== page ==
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Microwave Nanotechnology for Semiconductor and Life Sciences

Final Report Summary - NANOMICROWAVE (Microwave Nanotechnology for Semiconductor and Life Sciences)

ABSTRACT
NANOMICROWAVE (Project No. 317116) was a Marie Curie Initial Training Network (ITN) with the overarching aim to train a new generation of multidisciplinary researchers in the field of nanoscale microwave technologies and related emerging applications. A total of 16 Fellows (11 early-stage researches, ESRs, & 5 experienced researchers, ERs) were funded through the network. Nanoscale microwave technologies were investigated through a combination of individual research projects focused on theoretical and instrumentation development and development of applications in the semiconducting & life sciences industries. The consortium of Full Partners consisted of two industrial partners: Agilent (Linz, Austria) and Bio Nano Consulting (London, UK; an SME); and seven academic / research institutions: IBEC (Barcelona, Spain), CNRS (Lille, France), University of Genoa (Genoa, Italy), CNR (Roma, Italy), University College London (London, UK), Johannes Kepler University Linz (Linz, Austria) & Queen Mary University of London (London, UK). The consortium also included one Associate Partner: STMicroelectronics (Lille, France).
Background
Microwave technologies have had a tremendous impact on society as they constitute the basis of communication, remote sensing and navigation systems. In addition, they are widely used as power sources in food and materials industries, in plasma processing techniques in the semiconductor industry and as surgical tools in medicine. In all these applications engineers make use of the special propagation properties of microwaves, their short wavelengths, wide bandwidths and the existence of molecular, atomic or nuclear resonances at those frequencies. A common aspect of all existing applications is that they exploit the properties of microwaves interacting with objects of a size comparable or greater than their wave lengths, i.e. centimetres (cm) to millimetres (mm). With the advent of Nanotechnologies the possibility to explore the interactions of microwaves with much smaller objects (micrometres to nanometres) is emerging as an exciting field of research and technology development. The near-field properties of microwaves (relevant at distances several times smaller than their wavelengths), together with the relevance of quantum and semi-classical interactions, opens up phenomena that are expected to give rise to new applications in fields of application such as electronics, biology, spintronics or medicine.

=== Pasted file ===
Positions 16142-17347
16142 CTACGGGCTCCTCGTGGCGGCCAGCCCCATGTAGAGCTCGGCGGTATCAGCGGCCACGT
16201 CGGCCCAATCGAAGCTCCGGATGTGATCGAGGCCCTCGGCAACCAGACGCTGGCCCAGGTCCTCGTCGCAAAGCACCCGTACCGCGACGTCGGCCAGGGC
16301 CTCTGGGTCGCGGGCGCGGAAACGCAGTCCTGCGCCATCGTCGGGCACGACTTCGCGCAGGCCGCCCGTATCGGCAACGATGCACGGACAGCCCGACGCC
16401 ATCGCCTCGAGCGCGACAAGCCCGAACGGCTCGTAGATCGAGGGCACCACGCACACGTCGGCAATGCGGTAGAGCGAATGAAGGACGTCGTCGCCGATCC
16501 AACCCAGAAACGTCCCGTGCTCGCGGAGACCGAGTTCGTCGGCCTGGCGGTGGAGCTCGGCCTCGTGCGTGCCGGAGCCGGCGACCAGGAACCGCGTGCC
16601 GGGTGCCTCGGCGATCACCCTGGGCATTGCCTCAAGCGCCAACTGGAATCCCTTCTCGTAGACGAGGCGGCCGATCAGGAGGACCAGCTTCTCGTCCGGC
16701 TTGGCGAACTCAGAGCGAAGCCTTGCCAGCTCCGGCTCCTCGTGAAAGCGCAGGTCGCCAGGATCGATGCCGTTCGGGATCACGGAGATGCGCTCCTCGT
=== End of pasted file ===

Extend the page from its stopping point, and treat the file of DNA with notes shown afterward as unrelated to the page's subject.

Key objectives
The major objective of the NANOMICROWAVE Network was to train a new generation of multidisciplinary researchers in the developing field of nanoscale microwave technologies and related emerging applications. Through this Network these researchers acquired a solid multidisciplinary scientific and technical training in the field of nanoscale microwave technologies enabling them to generate new knowledge beyond the current state of the art, developing the skills to transfer this knowledge into novel microwave applications in the semiconductor and life science sectors, specifically, in nano-electronics, nano-biology and nano-medicine.
As part of this EU project three research modules comprising the scientific portion of the project were completed as shown below:
• Module A (Theoretical and instrumentation tools for nanoscale microwave technologies), involving development of bespoke theoretical solutions to model the interaction of microwaves at the nanoscale and actual tools for imaging samples using microwave-driven instrumentation,
• Module B (Applications of nanoscale microwave technologies for the semiconductor industry), involving developing applications of the tools for imaging at nanoscale resolution samples of interest to the semiconductor industry including, for example, doping profiles and low capacitance varactors,